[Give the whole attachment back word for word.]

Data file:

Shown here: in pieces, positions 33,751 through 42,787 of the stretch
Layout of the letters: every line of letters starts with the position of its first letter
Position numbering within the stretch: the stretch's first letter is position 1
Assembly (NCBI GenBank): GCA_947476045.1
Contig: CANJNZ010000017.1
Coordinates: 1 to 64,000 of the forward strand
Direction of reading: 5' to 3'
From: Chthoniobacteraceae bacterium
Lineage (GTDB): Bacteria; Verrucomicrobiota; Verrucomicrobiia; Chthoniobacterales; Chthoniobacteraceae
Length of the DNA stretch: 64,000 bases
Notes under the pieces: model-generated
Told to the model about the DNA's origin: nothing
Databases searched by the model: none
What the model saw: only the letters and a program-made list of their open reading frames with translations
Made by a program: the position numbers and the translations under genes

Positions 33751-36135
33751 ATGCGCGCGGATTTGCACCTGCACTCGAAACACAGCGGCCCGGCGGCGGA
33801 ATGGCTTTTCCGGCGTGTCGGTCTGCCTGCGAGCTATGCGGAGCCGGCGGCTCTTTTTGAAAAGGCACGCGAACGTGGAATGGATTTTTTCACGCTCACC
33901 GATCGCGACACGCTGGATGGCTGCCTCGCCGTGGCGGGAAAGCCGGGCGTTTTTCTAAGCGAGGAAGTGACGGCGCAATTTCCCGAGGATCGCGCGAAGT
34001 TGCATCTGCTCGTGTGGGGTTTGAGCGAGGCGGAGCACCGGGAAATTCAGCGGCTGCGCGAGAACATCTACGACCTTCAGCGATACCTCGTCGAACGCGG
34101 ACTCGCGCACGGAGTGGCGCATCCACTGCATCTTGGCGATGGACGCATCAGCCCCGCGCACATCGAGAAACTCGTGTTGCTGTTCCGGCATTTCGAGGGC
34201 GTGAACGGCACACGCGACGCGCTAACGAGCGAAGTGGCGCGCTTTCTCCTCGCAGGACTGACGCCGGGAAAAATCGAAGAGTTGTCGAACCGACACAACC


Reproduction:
Shown here: in pieces, positions 33,751 through 42,787 of the stretch
Layout of the letters: every line of letters starts with the position of its first letter
Position numbering within the stretch: the stretch's first letter is position 1
Assembly (NCBI GenBank): GCA_947476045.1
Contig: CANJNZ010000017.1
Coordinates: 1 to 64,000 of the forward strand
Direction of reading: 5' to 3'
From: Chthoniobacteraceae bacterium
Lineage (GTDB): Bacteria; Verrucomicrobiota; Verrucomicrobiia; Chthoniobacterales; Chthoniobacteraceae
Length of the DNA stretch: 64,000 bases
Notes under the pieces: model-generated
Told to the model about the DNA's origin: nothing
Databases searched by the model: none
What the model saw: only the letters and a program-made list of their open reading frames with translations
Made by a program: the position numbers and the translations under genes

Positions 33751-36135
33751 ATGCGCGCGGATTTGCACCTGCACTCGAAACACAGCGGCCCGGCGGCGGA
33801 ATGGCTTTTCCGGCGTGTCGGTCTGCCTGCGAGCTATGCGGAGCCGGCGGCTCTTTTTGAAAAGGCACGCGAACGTGGAATGGATTTTTTCACGCTCACC
33901 GATCGCGACACGCTGGATGGCTGCCTCGCCGTGGCGGGAAAGCCGGGCGTTTTTCTAAGCGAGGAAGTGACGGCGCAATTTCCCGAGGATCGCGCGAAGT
34001 TGCATCTGCTCGTGTGGGGTTTGAGCGAGGCGGAGCACCGGGAAATTCAGCGGCTGCGCGAGAACATCTACGACCTTCAGCGATACCTCGTCGAACGCGG
34101 ACTCGCGCACGGAGTGGCGCATCCACTGCATCTTGGCGATGGACGCATCAGCCCCGCGCACATCGAGAAACTCGTGTTGCTGTTCCGGCATTTCGAGGGC
34201 GTGAACGGCACACGCGACGCGCTAACGAGCGAAGTGGCGCGCTTTCTCCTCGCAGGACTGACGCCGGGAAAAATCGAAGAGTTGTCGAACCGACACAACC